Although not vital to the design or drug delivery intent of the invention, it should be understood that with careful selection of the polyethylene or other plastic chosen for the covering of the groove, removal of the sterile needle allows the perforated plastic to close back on itself. This effectively stops or reduces the introduction of airborne or waterborne bacteria to the inner tissues while the drill is left in place. The use of a rubbery type carbon compound such as polyethylene is cited because a holistic or shatter proof barrier is desired. This means a rupture of the plastic for passage of the needle tip is facilitated without a detachment of large fragmentary particles of the barrier plastic itself.
FIG. 1 is a drawing detailing the preferred embodiment of the invention with a conventional drill bit 1 working in advance of an excavated groove 2 of the neck shaft 3 of the drill bit itself. The neck shaft is surrounded by a thin layer of transparent plastic 4 subject to perforation by a hypodermic needle (not shown) entering a funnel entrance (not shown) through plastic hub 5. Hub 5 has been injection molded to encapsulate the far end of neck shaft 3, and is suitable for attachment to a typical adapter interfacing to a hand held dental drill.
FIG. 2 is a drawing detailing a cross section of the preferred embodiment of the invention. Neck shaft 3 is surrounded by thin plastic 4 and the excavated portion allows a hypodermic needle 8 to pass smoothly down the canyon. As a scale reference, grid 9 spans 1 millimeter, and is divided into two dozen divisions representative of the thickness of plastic 4 which in this embodiment is one twenty-fourth of a millimeter. At this scale needle 8 is a standard 30 gage size which is one third of a millimeter in diameter. Arrow 10 points to a central location of the accompanying drawing to visually coordinate the area of the cross section.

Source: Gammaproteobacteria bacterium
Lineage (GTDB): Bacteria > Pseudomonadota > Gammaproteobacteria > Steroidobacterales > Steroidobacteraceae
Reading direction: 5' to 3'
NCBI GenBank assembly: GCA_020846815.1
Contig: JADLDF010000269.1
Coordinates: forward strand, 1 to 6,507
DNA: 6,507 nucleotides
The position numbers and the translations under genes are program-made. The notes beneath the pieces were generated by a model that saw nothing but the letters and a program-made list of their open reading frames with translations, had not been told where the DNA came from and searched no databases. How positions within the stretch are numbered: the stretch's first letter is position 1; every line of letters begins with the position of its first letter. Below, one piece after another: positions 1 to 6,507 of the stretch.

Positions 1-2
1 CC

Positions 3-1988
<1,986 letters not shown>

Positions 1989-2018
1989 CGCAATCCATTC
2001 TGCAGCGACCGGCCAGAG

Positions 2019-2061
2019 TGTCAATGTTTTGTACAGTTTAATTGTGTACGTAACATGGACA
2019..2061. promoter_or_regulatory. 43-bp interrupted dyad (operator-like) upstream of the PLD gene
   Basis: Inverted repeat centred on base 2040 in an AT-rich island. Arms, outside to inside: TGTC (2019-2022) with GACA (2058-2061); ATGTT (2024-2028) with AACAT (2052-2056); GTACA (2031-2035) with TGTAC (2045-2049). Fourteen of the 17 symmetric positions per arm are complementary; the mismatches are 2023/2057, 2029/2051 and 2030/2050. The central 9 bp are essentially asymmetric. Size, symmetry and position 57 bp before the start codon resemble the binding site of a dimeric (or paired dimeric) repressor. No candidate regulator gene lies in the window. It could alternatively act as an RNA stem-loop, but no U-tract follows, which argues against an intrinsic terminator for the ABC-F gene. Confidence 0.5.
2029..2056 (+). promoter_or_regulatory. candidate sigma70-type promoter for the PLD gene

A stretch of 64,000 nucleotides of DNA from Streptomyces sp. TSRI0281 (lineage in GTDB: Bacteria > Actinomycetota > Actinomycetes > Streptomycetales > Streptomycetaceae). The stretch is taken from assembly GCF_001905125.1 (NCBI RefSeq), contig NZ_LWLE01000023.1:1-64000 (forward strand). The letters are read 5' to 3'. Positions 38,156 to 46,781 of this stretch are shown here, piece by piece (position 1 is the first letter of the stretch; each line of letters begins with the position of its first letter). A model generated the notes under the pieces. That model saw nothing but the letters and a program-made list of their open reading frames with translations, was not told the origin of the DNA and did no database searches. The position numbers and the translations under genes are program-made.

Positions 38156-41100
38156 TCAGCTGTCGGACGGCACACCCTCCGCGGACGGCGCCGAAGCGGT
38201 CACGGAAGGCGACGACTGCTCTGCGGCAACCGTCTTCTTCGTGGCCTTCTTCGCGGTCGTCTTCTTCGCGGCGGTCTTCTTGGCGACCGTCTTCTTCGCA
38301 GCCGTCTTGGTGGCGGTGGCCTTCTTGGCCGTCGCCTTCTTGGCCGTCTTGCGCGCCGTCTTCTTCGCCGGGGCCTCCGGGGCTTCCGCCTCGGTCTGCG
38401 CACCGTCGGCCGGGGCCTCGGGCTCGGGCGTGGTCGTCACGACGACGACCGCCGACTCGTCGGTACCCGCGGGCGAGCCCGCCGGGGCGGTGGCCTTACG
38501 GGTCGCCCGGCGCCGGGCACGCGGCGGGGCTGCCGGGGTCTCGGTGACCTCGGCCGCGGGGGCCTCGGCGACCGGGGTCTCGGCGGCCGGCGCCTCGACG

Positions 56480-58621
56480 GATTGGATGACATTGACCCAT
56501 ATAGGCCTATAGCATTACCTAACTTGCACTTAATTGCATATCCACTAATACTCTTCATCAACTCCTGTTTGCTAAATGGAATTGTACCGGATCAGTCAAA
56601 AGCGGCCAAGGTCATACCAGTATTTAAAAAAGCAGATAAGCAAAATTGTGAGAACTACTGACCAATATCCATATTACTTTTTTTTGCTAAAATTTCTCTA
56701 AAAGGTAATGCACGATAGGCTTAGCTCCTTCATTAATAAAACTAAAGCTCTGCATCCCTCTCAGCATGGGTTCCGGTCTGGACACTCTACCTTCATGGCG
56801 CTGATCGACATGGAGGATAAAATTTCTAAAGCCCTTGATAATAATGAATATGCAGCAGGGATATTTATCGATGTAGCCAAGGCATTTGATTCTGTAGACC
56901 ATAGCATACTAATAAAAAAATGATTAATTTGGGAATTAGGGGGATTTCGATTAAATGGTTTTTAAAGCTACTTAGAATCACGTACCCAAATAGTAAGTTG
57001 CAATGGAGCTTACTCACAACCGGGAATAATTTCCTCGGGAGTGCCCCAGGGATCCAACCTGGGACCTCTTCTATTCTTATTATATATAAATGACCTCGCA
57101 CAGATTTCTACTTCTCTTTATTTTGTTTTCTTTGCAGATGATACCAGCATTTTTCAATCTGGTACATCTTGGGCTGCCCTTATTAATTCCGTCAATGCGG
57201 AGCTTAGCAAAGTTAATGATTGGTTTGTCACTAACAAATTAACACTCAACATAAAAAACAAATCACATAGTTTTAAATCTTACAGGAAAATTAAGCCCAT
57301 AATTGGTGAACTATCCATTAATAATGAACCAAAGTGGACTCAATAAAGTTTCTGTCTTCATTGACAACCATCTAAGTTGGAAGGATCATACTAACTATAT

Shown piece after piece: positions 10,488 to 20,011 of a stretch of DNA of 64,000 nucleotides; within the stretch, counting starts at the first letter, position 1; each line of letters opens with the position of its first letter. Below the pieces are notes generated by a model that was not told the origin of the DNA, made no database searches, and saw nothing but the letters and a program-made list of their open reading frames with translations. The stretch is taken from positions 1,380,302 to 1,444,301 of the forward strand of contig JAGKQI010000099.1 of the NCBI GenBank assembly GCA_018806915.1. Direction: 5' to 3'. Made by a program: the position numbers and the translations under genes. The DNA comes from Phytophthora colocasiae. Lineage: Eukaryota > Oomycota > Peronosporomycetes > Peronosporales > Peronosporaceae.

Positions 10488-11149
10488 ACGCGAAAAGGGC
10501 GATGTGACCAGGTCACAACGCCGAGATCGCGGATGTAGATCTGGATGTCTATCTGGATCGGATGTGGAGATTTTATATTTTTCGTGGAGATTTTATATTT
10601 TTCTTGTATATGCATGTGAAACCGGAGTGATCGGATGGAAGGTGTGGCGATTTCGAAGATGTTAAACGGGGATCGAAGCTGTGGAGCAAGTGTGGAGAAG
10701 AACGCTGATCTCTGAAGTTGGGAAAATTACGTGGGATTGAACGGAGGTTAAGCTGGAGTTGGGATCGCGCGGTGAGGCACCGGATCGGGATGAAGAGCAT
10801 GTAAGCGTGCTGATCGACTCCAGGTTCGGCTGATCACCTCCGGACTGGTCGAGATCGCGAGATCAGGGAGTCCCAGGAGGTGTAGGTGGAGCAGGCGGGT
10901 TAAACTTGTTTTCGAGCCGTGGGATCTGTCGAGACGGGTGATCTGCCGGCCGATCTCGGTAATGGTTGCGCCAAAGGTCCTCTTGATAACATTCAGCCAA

FIG. 3 is a drawing detailing a horizontal cross section of the preferred embodiment of the invention so the nature of the scalloped end of groove 2 is visible. A needle (not shown) entering hub 5 at funnel opening 6 is guided by an alignment portal 7 to shepherd the needle properly down the excavated portion of the drill bit. The outwardly deflected tip pierces the plastic 4 to enable a proper release of the anaesthesia. The relative length of the drill bits in the drawings has been compressed to allow all features to be depicted, and the hashed lines of this drawing are indicative of this.